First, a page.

In writer-world, laziness is rewarded in some sense. Writers who are very prolific and turn out a lot of work in a short amount of time are looked on with suspicion. That work must suck. We’re trained to believe that at MOST a writer should be doing one book a year. There was a time when I thought producing one book a year was a “treadmill.” And I think it was less about how long it takes to actually write a book, and more about the fact that most people seemed to think 2 books a year was “cranking it out” and unreasonable.
And for some, it is. I have an indie author friend who has three jobs. I don’t know how the hell she writes anything at all. I don’t think I’d have the energy for it. But I think when you get to the point where writing is your job, and that’s all you’re doing, you should be able to consistently write SOMETHING every day. Or at the very least 5 days a week.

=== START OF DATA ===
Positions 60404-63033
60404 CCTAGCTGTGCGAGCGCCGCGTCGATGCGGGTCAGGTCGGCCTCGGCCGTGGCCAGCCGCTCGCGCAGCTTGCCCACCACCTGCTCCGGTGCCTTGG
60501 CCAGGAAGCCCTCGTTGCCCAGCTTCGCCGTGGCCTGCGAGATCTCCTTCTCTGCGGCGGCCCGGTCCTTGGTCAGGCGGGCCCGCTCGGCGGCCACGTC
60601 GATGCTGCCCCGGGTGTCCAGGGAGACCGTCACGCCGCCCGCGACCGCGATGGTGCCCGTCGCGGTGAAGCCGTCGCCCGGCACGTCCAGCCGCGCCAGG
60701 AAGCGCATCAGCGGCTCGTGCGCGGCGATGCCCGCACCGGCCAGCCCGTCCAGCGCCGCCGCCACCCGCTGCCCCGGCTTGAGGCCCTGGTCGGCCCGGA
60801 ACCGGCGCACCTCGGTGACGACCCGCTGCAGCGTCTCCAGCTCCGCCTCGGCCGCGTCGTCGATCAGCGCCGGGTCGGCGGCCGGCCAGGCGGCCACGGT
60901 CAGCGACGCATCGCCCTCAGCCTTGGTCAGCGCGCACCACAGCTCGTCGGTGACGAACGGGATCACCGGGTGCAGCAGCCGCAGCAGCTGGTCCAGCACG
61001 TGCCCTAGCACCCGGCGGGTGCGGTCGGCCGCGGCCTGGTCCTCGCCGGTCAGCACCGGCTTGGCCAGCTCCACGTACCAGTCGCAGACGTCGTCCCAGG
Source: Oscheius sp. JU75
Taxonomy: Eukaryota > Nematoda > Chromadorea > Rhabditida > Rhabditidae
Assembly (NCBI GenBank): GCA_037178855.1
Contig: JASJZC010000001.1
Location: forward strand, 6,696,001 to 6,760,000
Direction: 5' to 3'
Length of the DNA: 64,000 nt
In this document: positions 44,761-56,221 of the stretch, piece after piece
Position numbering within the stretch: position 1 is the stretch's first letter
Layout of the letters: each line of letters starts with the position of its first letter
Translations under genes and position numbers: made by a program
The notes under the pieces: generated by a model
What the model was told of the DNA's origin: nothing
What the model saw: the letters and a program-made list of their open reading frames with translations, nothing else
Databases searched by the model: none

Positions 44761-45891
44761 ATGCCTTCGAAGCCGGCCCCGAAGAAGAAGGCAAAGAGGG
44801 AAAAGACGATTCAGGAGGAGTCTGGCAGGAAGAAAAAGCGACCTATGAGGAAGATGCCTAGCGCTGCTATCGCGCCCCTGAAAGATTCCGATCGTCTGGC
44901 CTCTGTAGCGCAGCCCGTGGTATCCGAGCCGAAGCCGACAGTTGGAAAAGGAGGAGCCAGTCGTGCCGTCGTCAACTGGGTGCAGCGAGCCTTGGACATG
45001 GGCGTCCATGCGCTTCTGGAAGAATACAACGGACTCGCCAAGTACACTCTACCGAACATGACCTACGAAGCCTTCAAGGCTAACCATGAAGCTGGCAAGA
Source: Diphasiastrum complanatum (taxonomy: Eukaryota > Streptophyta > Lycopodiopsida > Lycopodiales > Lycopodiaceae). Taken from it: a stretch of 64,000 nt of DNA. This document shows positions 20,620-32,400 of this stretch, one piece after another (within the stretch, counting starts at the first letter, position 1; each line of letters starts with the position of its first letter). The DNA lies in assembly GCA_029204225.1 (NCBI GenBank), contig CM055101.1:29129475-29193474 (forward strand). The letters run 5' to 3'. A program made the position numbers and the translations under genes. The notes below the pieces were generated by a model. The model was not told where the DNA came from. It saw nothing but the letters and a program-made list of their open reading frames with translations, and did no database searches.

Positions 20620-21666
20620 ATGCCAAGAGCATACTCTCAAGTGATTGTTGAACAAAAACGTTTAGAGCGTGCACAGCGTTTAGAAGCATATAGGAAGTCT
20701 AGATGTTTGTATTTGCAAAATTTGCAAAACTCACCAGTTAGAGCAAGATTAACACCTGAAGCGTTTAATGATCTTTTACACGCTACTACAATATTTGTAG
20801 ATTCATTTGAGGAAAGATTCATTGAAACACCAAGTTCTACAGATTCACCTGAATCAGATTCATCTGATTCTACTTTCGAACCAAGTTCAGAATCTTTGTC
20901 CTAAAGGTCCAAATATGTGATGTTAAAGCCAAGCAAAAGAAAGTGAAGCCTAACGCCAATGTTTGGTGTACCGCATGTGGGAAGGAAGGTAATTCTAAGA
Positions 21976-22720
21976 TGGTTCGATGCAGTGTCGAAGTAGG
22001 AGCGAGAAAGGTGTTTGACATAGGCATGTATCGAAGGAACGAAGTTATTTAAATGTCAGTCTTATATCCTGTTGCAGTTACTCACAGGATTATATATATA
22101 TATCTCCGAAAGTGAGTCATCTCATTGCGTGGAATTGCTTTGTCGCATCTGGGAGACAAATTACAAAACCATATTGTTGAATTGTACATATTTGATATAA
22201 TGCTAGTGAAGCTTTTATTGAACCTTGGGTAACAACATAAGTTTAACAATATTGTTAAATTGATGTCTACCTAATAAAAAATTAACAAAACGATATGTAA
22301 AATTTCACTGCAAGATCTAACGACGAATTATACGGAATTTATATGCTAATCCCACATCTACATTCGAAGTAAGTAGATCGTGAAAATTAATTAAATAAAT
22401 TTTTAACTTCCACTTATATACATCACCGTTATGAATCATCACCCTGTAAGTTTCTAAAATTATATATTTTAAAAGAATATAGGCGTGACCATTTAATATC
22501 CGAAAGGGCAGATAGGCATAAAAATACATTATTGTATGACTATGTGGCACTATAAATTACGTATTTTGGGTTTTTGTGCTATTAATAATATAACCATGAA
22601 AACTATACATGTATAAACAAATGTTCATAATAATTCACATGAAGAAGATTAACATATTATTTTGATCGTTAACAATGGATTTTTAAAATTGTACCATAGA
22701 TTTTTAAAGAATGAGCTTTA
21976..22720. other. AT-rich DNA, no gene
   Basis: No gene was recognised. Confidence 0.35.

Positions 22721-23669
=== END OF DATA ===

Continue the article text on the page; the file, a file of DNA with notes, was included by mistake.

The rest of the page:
The more you write, the stronger your writing gets. The stronger your writing gets, the less editing you have to do. If you hate editing, that’s a real motivator to write every day. Because the better you get, the less of that you’ll have to do.
When you’re still in the early learning stages of your craft, yes, a book a year seems insane. And it’s because of just how much work it tends to take to get an early book into publishable quality (and sometimes it’s just impossible... it’s like polishing a turd.) You just have to keep practicing and writing and get those million words under your belt.
Once you get those million words written, the concept of writing faster shouldn’t be as scary. If I'm not to a million, I'm pretty close. I'm not saying I don't have a lot of growing to do as a writer. I think we should always be looking to improve. What I'm saying is... I've written enough that I'm no longer a total noob. And I've written many novels I will never publish because they were just too rough.